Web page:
2019 has been a year of many promises, a lot of hope and some real ground action for public transport and civic administration in Bengaluru. Being an election year, all parties bent backwards to promise speedy implementation of the suburban train. Railway Minister Piyush Goyal used the suburban train as a big carrot for voters of Bengaluru, his strong support for it made an impact, and videos went viral; city voters delivered all three city seats to the BJP, but the minister is yet to deliver. The project is yet to get Union cabinet clearance... With the BJP running the state and central governments, we expected things to finally take off, but it hasn’t happened.
All is not lost, though. We now have a few additional services for local commuters, and the numbers are growing. The automated signalling project is completed, and quadrupling of tracks between the city and Whitefield has been kicked off. The train to the airport is also materialising, with a halt station being readied and shuttle services to the terminal. The demand for more trains on ORR/Hosur line, which will impact traffic, remains unfulfilled.
The city will hear louder chants of #ChukuBukuBeku in 2020. The massive citizen protest against the elevated corridor in March made the government rethink its decision, and eventually, the tender was cancelled. However, references to the elevated corridor emerged once again in the comprehensive mobility plan recently published by Bangalore Metro Rail Corporation Limited (BMRCL). This is worrisome indeed, and shows that big-ticket projects are favoured by all parties. It is also unfortunate that BMRCL is making citywide mobility plans and not a unified transport agency!
One of the reasons for continued talk of flyovers is the snail’s pace of construction of the Metro. Tenders were floated in 2019 for the busiest IT corridor on ORR, the line to Electronics City and Whitefield are still under construction, despite being the most notorious congestion corridors.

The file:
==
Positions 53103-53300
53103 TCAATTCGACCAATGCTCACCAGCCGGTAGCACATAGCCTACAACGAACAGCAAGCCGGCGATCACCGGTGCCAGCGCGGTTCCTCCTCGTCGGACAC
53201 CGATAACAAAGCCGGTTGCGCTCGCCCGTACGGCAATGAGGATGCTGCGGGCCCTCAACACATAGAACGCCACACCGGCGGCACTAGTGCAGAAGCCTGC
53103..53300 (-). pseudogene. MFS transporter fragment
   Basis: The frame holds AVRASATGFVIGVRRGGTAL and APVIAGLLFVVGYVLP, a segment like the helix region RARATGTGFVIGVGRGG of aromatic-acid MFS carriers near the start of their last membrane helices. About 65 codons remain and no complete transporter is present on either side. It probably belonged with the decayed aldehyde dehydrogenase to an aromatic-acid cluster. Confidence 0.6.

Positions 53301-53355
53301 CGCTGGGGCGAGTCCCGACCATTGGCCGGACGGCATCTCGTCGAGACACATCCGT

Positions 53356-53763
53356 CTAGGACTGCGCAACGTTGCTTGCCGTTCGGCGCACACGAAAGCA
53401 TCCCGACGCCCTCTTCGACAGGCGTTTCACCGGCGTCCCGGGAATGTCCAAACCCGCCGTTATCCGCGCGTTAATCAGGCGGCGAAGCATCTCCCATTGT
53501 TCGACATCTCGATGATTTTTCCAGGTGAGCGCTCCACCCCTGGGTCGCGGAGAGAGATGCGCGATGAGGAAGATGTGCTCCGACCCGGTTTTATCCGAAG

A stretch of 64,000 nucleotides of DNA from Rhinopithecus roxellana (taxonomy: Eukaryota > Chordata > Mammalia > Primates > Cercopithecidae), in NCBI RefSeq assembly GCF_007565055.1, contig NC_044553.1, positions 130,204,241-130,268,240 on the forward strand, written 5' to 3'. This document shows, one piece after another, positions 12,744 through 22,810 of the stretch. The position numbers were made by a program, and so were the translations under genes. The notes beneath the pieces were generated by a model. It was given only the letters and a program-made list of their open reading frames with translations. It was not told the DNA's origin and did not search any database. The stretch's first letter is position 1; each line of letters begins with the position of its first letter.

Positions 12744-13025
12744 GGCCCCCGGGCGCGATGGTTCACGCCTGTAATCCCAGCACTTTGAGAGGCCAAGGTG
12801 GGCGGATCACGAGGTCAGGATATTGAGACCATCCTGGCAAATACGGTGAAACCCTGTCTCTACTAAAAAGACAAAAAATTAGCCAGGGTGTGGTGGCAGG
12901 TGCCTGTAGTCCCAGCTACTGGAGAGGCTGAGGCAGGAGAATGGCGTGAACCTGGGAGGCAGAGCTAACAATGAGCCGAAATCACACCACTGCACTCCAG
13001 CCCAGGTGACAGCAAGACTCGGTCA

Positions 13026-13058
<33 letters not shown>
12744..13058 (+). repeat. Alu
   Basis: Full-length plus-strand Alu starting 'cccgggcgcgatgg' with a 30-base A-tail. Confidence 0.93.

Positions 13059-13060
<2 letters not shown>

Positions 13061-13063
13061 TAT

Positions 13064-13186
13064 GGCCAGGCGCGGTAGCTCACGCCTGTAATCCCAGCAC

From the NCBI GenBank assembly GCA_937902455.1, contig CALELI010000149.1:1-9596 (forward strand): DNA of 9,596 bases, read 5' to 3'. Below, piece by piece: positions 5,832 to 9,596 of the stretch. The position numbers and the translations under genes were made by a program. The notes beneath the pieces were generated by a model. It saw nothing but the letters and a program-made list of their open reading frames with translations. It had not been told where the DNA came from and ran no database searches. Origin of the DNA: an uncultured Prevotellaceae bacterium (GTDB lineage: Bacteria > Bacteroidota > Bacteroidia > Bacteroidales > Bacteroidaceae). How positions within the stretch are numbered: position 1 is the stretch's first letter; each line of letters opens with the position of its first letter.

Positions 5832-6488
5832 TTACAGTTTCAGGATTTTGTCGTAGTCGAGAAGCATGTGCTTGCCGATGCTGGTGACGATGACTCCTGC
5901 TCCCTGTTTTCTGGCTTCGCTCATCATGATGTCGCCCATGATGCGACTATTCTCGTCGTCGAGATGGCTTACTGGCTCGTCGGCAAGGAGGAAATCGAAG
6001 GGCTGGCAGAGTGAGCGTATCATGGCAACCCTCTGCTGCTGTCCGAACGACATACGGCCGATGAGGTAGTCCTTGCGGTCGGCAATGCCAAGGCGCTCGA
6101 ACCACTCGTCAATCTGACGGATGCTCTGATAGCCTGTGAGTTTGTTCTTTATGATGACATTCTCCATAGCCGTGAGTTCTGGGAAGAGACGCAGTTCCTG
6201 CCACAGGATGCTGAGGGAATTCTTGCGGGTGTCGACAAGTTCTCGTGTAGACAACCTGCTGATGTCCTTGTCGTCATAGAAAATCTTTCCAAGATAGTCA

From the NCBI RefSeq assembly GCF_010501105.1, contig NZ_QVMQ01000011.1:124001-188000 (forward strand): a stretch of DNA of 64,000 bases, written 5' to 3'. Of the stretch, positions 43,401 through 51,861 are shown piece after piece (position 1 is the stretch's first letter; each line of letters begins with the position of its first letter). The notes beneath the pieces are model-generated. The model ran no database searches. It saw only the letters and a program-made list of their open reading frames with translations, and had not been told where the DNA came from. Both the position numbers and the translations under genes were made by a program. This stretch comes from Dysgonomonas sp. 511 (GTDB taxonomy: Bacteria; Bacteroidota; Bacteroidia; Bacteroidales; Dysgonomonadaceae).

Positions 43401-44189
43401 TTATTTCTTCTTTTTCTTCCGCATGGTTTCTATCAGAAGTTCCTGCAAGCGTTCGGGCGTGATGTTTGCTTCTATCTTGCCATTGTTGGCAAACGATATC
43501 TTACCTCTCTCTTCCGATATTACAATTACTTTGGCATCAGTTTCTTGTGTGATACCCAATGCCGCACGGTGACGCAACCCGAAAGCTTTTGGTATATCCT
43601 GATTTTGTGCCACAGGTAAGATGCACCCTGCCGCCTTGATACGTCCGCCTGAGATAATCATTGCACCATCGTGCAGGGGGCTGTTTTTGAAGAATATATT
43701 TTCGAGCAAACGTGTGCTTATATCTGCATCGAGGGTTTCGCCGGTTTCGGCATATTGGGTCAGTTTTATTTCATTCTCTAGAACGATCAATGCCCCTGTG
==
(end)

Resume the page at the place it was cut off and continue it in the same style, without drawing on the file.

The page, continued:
On the brighter side, the humble bus finally got some attention -- in a rare display of cooperation, the BBMP, BMTC and Bengaluru City Police came together to start the bus lane on Outer Ring Road. The public consultation held by BMTC will be remembered as a highlight of the year, when a government agency pro-actively involved citizens and sought inputs. Those of us who campaigned hard for #BusBhagyaBeku (double the fleet, halve the fares) were delighted to see a public statement from CM BS Yediyurappa that 6,000 new buses would be procured.
The increased presence of cycles is a welcome sign, but the safety of cyclists and pedestrians continues to be a big concern, in a city choked with 80 lakh vehicles. 2019 will be remembered as the one of ward committees — 27 years after ward committees became law, they finally saw some real action. Almost all the civic issues —garbage management, potholes, water supply, electricity, lakes, footpaths — can be effectively managed at the ward level with citizen participation. Ward committees today are filled with friends and family members of the councillors, nevertheless, we must celebrate the 1,000-plus meetings that happened this past year.
In another positive sign, 2019 saw new zonal commissioners in the BBMP, and the promise of zonal budgets was also well-received.It’s been a year of citizen activism, as people hit the streets with clear demands. Their voices were amplified by the media and heard by the political class and officials. It is unfortunate, though, that citizens need to take extreme steps to get basic civic amenities.
I urge the government to declare a flyover holiday for the next 10 years. We need more and better footpaths and cycling infrastructure, aggressive afforestation and not tree felling for road widening. We want citizen-centric governance, longer terms for the mayor and realistic budgets.Our city has global recognition today, but a terrible civic reputation; 2020 can help change that perception if we all work together.
Co-founder, Citizens for Bengaluru